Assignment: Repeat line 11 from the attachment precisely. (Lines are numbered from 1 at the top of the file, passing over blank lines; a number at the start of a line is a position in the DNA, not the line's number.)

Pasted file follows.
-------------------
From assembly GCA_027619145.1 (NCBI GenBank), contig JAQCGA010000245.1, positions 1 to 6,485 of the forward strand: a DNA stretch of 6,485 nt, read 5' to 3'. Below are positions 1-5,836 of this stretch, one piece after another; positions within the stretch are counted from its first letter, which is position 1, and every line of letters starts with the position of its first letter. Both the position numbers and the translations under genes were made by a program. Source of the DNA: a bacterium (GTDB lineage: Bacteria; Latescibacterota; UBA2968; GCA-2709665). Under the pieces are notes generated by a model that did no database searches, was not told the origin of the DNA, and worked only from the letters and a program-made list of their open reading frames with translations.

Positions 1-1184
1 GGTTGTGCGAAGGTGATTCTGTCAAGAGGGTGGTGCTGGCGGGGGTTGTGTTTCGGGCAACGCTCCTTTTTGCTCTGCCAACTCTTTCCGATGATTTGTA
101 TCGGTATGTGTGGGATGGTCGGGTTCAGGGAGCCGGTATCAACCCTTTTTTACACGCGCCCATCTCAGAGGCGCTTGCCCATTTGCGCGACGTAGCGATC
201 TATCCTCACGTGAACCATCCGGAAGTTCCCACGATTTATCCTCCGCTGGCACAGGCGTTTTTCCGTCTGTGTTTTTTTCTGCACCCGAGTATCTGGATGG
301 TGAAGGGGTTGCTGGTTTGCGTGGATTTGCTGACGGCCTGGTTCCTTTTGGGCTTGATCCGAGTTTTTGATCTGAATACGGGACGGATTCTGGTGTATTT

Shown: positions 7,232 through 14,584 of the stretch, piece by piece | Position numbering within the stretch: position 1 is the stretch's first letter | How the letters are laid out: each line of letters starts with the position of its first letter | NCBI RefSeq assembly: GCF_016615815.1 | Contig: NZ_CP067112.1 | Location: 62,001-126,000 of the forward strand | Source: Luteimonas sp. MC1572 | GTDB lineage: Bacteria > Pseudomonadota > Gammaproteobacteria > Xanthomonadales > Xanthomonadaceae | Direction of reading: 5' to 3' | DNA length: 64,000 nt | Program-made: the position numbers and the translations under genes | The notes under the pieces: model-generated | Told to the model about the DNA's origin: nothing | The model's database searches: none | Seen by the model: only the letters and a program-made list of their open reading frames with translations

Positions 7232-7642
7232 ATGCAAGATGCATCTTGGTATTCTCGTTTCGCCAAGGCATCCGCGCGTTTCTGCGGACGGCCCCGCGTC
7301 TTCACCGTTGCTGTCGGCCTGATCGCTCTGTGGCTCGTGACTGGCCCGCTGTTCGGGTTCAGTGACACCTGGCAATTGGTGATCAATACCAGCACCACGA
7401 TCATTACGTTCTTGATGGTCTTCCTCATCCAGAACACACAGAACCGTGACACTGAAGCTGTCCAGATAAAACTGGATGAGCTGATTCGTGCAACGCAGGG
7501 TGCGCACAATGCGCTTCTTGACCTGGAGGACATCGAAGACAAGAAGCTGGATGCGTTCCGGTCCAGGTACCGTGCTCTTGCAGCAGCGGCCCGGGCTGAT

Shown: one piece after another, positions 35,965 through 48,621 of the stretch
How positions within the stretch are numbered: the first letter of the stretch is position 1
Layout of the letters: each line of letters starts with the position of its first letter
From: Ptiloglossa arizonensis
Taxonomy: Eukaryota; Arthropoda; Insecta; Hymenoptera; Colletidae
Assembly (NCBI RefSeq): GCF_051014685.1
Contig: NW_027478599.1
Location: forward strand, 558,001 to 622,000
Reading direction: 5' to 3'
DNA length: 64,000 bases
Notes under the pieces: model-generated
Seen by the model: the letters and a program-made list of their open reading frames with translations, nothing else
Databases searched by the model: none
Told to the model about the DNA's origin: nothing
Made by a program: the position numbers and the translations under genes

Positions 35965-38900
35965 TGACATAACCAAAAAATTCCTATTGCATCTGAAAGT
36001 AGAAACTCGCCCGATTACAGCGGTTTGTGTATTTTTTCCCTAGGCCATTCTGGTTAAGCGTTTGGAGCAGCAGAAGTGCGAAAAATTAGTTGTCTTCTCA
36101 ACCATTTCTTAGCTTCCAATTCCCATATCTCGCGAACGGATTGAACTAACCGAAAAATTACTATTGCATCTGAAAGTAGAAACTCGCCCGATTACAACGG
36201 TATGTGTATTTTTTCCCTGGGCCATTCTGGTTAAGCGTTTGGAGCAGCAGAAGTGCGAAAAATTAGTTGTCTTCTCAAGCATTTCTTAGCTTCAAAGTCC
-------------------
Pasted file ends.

7401 TCATTACGTTCTTGATGGTCTTCCTCATCCAGAACACACAGAACCGTGACACTGAAGCTGTCCAGATAAAACTGGATGAGCTGATTCGTGCAACGCAGGG